Festival Of Flowers

Pam Meier, Mary Hannah Arnot evoke an element of a city church's altar

Work in Progress

October 14, 2007|By Stephanie Shapiro | Stephanie Shapiro,sun reporter

Two weeks before the Festival of Flowers transforms the Church of the Redeemer on North Charles Street with a dazzling display of floral arrangements, garden club veterans Pam Meier and Mary Hannah Arnot were rehearsed and ready to contribute their fleeting masterpiece.

The festival, a triennial benefit for Washington's National Cathedral that takes place Thursday through Saturday, is modeled after similar events in post-World War II England. At the time, parishioners raised money for their damaged churches by inviting the public to see arrangements inspired by stained glass windows, carpets and other ecclesiastical elements. To honor the National Cathedral, the Festival of Flowers features arrangements inspired by elements found in churches and temples throughout Baltimore.

Meier and Arnot were challenged by the festival committee to create an arrangement informed by the frontal on the altar of Old St. Paul's Episcopal Church downtown. This week, they will reprise their practice arrangement, a round burst of flowers circled with calla lilies and monstera leaves, backed by a gold-flecked bamboo lattice. Meier and Arnot's arrangement will be displayed at Redeemer along with 43 others designed by professional flower arrangers, garden club members and church altar guilds.

IN MEIER'S WORDS --We started with a frontal from Old St. Paul's Episcopal Church made in 1953 in England. We were given pictures and measurements. Mary Hannah and I were charged with interpreting it in a floral arrangement. The frontal will be hung next to the floral arrangement on the stone walls of Redeemer's sanctuary. The arrangement has to be in proportion to the frontal and to the church.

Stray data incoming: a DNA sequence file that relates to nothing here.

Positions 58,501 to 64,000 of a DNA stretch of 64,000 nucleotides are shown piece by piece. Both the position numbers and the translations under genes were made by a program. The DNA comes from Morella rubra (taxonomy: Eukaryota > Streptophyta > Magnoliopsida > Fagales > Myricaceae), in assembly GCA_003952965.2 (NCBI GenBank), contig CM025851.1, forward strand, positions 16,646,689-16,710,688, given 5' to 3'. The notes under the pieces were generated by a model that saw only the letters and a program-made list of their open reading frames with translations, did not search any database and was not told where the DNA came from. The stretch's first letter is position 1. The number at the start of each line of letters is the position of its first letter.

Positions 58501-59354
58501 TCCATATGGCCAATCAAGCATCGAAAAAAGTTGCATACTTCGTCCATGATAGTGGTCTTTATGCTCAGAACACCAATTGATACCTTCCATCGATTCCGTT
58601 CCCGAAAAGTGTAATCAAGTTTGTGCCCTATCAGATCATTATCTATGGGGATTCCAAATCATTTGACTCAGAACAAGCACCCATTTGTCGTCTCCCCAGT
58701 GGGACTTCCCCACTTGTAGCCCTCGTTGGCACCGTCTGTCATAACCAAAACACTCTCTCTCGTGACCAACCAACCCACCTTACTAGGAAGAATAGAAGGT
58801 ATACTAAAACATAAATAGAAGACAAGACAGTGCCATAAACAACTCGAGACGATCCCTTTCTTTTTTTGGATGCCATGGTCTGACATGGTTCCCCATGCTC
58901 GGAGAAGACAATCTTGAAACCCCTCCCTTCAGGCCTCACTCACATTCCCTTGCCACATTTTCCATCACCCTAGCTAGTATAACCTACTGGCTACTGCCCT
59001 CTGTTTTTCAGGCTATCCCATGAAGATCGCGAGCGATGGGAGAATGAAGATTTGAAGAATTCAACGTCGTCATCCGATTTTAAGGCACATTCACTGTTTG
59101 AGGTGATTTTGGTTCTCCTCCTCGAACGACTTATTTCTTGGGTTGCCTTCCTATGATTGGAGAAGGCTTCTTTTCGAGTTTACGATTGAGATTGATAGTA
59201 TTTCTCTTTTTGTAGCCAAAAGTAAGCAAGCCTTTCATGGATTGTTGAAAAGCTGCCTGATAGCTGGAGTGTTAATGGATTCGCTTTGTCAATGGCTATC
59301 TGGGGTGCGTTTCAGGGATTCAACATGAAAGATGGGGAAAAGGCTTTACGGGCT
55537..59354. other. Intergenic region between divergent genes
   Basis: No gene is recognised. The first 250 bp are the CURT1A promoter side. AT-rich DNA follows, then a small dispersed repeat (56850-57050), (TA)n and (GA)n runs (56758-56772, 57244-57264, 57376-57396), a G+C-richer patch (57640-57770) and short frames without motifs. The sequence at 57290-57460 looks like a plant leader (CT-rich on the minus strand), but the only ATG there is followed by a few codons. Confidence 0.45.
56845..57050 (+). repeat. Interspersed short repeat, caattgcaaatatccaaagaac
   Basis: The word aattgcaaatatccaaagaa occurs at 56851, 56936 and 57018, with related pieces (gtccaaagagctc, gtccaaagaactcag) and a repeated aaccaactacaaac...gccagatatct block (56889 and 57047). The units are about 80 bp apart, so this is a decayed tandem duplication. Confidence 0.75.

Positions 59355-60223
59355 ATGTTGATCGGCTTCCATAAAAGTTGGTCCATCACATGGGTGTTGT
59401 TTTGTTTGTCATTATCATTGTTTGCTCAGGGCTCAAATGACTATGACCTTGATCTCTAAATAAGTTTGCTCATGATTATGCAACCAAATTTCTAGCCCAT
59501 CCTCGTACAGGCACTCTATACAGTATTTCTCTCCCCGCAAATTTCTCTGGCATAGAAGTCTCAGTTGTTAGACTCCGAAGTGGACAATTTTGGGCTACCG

THE CONCEPT --We wanted a really abstract look for this very classical frontal. First we looked at the colors. Then I found this teal container. And I loved the idea of crisscrosses everywhere [on the frontal]. I'm a big bamboo fan and I liked touches of gold. I put little strips of gold on the bamboo and tied it together with gold wires [to evoke the crisscrosses].

THE CENTRAL ELEMENT --We were drawn to the frontal's wreath, which was braided with velvety leaves of deep blue, teal and brown. At Calvert Wholesale Florist, we bought blue and green hydrangeas, statice that was a great color of purple and gold kangaroo paw for hints of gold. And to get that vivid green, Kermit mums. We really played with the braiding idea.

PROCESS --I soaked and inserted a designer block of OASIS flower foam into the large, teal vase. On top of that, I fastened a ball of the same stuff. The OASIS ball was wrapped with chicken wire to secure the stems of flowers and greenery.

CONDITIONING --The flowers have to last for three solid days. We'll do the arrangement on the 17th, and all of the flowers will have to be conditioned [by soaking] to hold up. That's why we make an arrangement ahead of time, to see what flowers last.

GARDEN CLUB CRED --We're members of St. George's Garden Club, named for the street in North Baltimore where the first members lived. It's 80 years old and has 50 members.


Festival details

A preview reception for the Festival of Flowers takes place 5 p.m.-8 p.m. Thursday at the Church of the Redeemer, 5603 N. Charles St. The Festival of Flowers and a holiday boutique take place from 10 a.m.-5 p.m. Friday and Saturday. Admission is $10. Arrangement demonstrations will be offered at 9 a.m. each day of the festival. Admission is $25 for each event.

For more information, call 410-377-7510.

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